Dangerous drug blamed for killing 20 New Mexicans in past year

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ALBUQUERQUE, N.M. (KRQE) – A very dangerous drug that’s been sweeping through the country is now killing people in New Mexico. People can confuse the pill with painkillers like Oxy, and with painkiller abuse being so widespread, the victims aren’t just hard-core drug users.

Fentanyl — not the kind prescribed to severe pain patients — is being cut with street drugs, like heroin, even disguised as prescription pills.

“What we initially thought were Oxycodone, and once they were tested at the laboratory they were proved to be fentanyl,” Sean Waite said.

Sean Waite is the Operations Director for the Drug Enforcement Agency in northern New Mexico. He said the fentanyl they see is manufactured in China with no standards for potency.

“This packet contains about 1,000 milligrams of Splenda. To put it in perspective, just one granule of Splenda is equal to one dose of fentanyl,” said Waite. “If a very small amount is very powerful, how do you effectively dilute that down?”

That issue becomes one of life and death.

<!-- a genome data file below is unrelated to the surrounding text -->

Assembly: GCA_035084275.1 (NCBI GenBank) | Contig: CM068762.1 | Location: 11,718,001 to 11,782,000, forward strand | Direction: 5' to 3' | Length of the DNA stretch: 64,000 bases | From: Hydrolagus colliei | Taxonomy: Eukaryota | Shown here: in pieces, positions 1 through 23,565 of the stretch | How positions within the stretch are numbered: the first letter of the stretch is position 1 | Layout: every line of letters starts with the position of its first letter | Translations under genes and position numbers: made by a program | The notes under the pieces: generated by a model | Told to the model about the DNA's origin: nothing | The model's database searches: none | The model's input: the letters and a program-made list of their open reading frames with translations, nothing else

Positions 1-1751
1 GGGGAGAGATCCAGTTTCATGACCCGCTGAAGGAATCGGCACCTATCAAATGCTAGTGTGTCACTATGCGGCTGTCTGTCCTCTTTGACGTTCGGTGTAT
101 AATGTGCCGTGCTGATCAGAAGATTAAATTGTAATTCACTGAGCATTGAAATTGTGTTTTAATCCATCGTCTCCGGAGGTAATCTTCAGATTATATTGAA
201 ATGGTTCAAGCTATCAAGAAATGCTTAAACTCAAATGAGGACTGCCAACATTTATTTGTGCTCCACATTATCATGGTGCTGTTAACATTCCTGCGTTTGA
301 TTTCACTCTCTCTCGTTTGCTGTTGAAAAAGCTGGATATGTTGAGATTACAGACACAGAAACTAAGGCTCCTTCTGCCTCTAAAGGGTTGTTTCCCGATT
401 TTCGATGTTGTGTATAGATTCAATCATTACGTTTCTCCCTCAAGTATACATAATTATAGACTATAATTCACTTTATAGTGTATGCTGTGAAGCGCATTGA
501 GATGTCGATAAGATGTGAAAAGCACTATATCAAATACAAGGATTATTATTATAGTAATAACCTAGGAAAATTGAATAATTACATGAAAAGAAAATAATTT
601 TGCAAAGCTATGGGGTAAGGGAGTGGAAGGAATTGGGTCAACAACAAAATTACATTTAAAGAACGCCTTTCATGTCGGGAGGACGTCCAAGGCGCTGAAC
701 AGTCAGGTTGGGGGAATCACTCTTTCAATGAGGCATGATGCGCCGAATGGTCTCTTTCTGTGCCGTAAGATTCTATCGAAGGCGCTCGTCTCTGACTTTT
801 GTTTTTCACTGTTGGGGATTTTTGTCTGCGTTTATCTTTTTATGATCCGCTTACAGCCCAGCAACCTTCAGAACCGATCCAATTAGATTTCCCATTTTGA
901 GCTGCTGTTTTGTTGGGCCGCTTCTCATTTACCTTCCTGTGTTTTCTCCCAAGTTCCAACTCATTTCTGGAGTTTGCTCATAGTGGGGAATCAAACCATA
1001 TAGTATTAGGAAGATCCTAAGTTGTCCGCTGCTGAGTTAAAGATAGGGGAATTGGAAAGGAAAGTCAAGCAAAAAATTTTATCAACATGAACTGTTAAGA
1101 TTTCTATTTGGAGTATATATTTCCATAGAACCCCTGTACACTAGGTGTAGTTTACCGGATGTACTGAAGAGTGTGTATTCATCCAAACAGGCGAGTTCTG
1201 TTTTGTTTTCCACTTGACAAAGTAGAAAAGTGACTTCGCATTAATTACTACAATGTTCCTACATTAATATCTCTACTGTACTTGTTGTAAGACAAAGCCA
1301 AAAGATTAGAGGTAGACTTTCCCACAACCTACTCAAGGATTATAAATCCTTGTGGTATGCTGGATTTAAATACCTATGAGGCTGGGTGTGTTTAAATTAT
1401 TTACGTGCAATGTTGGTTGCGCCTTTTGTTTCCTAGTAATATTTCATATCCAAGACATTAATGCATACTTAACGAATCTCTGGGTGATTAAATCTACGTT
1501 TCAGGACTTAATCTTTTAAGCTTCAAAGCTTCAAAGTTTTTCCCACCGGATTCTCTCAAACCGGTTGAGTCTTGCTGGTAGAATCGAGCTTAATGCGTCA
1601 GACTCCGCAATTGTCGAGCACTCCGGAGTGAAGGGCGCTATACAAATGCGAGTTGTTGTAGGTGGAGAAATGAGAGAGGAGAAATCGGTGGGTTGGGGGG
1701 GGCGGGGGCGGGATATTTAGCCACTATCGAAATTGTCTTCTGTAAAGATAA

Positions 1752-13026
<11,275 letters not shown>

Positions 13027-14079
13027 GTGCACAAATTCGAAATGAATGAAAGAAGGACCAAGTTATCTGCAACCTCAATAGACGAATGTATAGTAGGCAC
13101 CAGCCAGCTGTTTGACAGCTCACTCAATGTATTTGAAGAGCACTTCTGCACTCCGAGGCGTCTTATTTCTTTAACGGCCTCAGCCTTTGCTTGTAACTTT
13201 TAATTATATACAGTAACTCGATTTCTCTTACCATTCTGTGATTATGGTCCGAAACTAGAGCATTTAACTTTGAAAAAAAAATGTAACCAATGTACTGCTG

“We have been ordering this more expanded panel of testing on more people,” Dr. Hanna Kastenbaum.

Dr. Hanna Kastenbaum’s patients are the ones who don’t survive. She’s a medical investigator with Bernalillo County.

Kastenbaum said the illicit drug nearly slipped past their radar.

“The initial toxicology testing was negative,” said Dr. Kastenbaum.

The office has since identified six deaths due to illicit fentanyl.

Dr. Drew Harell is an emergency medical professor at the University of New Mexico. He said his greatest concern is how much medicine they need to treat an overdose.

“The normal reversal amounts or the normal reversal timelines don’t apply,” said Dr. Drew Harell.

That means, there may not be enough medicine to treat widespread overdoses.

The drug has killed 20 people in New Mexico in the past year. Alerts went out around the country to emergency responders, warning them how touching even tiny amounts of fentanyl in its pure powder form can be deadly.

Copyright 2019 Nexstar Broadcasting, Inc. All rights reserved. This material may not be published, broadcast, rewritten, or redistributed.

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